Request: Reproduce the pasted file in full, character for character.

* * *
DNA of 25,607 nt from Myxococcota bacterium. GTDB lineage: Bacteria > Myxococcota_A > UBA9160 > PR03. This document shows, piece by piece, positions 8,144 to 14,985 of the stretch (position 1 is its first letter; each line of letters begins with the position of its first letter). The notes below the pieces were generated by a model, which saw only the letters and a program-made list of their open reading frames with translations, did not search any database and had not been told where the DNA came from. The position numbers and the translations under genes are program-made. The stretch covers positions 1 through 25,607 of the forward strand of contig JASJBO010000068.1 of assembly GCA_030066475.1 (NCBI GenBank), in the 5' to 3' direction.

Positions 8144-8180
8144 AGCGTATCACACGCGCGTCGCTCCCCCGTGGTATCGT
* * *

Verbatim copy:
DNA of 25,607 nt from Myxococcota bacterium. GTDB lineage: Bacteria > Myxococcota_A > UBA9160 > PR03. This document shows, piece by piece, positions 8,144 to 14,985 of the stretch (position 1 is its first letter; each line of letters begins with the position of its first letter). The notes below the pieces were generated by a model, which saw only the letters and a program-made list of their open reading frames with translations, did not search any database and had not been told where the DNA came from. The position numbers and the translations under genes are program-made. The stretch covers positions 1 through 25,607 of the forward strand of contig JASJBO010000068.1 of assembly GCA_030066475.1 (NCBI GenBank), in the 5' to 3' direction.

Positions 8144-8180
8144 AGCGTATCACACGCGCGTCGCTCCCCCGTGGTATCGT